Saturday, March 27, 2010
By Suzanne Alicie
Cats seem to be pretty easy pets to care for; all they really ask for are food, water and a clean litter box. But felines in general have many health concerns that responsible pet owners should be aware of and discuss with their veterinarian.
Hairballs - Because cats groom themselves they are always swallowing loose hair. Occasionally this hair forms into a ball and lodges in the cat’s stomach; your cat may do a great deal of coughing and hacking to dislodge the hairball, eventually coughing it up and out. If your cat is unable to expel a hairball then it is time to take action. There are over the counter medications that you can use to help the cat pass the hairball one way or the other, or you can visit your vet and he will administer a treatment after examining the cat to make sure there are no other problems.
Worms - Roundworms, tapeworms, hook worms and even heartworms can affect your cat. If left untreated, worms can be fatal to your feline friend. You can take your cat to the vet to be checked for worms and choose the best treatment for the specific type of worms.
Urinary Tract Infections - Bladder problems are common in both sexes of cats; however male cats risk a life threatening blockage due to urinary and bladder infections. A veterinarian should examine any cat you believe has a UTI or any problems with urination.
Fleas - Flea infestations cause anemia and have been known to kill kittens. Many times you can deal with fleas at home with flea dips and treatments to prevent infestation, but in the case of kittens younger than 6 months you should contact your vet before using any topical treatments. Linda Cole has written two helpful articles on how to fight fleas: Natural Flea Control for Dogs and Cats, and Winter is the Best Time to Fight Fleas.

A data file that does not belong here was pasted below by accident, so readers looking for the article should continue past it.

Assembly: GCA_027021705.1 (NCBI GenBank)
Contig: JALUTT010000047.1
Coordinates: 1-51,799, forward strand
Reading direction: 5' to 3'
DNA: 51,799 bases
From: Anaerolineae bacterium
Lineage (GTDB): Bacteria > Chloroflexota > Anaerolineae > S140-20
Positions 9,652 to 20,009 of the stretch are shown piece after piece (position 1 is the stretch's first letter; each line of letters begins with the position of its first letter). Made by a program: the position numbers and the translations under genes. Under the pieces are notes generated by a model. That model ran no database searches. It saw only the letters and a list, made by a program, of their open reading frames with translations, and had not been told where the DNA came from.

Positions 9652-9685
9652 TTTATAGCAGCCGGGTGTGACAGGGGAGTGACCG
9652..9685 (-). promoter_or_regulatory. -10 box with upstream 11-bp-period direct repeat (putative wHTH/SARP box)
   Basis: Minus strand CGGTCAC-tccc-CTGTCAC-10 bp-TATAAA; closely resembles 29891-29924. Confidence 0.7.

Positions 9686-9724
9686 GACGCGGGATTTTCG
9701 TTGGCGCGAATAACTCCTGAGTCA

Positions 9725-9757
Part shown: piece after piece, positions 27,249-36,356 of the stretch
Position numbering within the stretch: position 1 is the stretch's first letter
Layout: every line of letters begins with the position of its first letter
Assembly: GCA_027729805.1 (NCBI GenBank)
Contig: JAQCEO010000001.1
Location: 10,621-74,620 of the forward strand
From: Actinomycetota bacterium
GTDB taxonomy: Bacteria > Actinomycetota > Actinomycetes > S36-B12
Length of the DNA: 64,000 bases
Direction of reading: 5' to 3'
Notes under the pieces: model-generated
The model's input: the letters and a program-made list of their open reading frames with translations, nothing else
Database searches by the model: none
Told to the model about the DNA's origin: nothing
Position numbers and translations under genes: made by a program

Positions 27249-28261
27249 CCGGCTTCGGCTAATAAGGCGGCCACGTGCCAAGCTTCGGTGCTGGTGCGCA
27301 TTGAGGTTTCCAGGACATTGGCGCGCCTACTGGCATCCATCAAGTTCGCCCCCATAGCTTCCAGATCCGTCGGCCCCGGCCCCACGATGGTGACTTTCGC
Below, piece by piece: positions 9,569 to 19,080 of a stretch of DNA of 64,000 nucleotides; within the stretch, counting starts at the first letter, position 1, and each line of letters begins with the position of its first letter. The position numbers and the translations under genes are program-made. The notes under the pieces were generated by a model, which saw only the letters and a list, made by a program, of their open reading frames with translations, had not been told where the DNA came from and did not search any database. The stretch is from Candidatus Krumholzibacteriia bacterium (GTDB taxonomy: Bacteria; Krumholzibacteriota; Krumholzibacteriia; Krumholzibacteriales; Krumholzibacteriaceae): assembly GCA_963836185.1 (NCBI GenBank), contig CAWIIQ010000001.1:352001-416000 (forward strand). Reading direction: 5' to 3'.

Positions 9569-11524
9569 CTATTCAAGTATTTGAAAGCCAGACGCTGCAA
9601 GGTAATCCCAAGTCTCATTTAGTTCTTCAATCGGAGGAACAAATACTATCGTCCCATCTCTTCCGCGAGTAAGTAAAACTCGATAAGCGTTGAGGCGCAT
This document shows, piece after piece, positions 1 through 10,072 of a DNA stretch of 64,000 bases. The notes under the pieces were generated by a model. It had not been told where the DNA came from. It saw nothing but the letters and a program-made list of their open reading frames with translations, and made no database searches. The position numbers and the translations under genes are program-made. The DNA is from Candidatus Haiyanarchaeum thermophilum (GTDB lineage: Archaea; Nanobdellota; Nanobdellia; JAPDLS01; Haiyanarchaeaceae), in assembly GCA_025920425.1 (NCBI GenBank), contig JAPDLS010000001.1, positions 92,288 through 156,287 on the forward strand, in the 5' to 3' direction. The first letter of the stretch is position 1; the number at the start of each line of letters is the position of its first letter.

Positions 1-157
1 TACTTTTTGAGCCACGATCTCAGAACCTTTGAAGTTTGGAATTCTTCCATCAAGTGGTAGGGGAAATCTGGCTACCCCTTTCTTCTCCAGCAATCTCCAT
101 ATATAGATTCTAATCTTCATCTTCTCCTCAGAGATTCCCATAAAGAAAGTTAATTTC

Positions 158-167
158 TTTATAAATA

Cat Flu - This viral infection that affect the upper respiratory tract can make your cat very sick, and can even kill young kittens and older cats. Pus leaking from the eyes, sneezing and thick discharge from the nose, fever or loss of appetite are all symptoms of cat flu. A veterinarian should be consulted immediately if your cat is displaying any of these symptoms.
FIV - Also known as feline AIDS, this disease lowers the cat’s immunity to common infections. A cat that suffers a long list of illnesses is commonly found to have FIV. While there is no vaccine for FIV, all cats should be tested so that preventive steps can be taken.
Feline Leukemia Virus - Thanks to a recent vaccine, FLV is no longer the most common fatal disease in cats. Cats that contract FLV rarely have a long life expectancy, and all cats should be immunized while young before they are in contact with any other cat that may have FLV.
Abscessed Wounds - The skin on a cat is tough and does not tear easily. This means that when a cat gets a scratch or bite the skin heals over quickly, often trapping bacteria underneath. These bacteria can cause your cat to become very ill as the infection spreads. An abscess can rupture on its own releasing thick yellow pus. If you clean this with warm salt water or peroxide the abscess will usually heal with no further problems. If an abscess does not rupture you should take your cat to the vet so that he can drain it and resolve the infection with antibiotics.
By keeping a close eye on your cat and his behavior, you can many times head off any health concerns before they become a problem.
Read more articles by Suzanne Alicie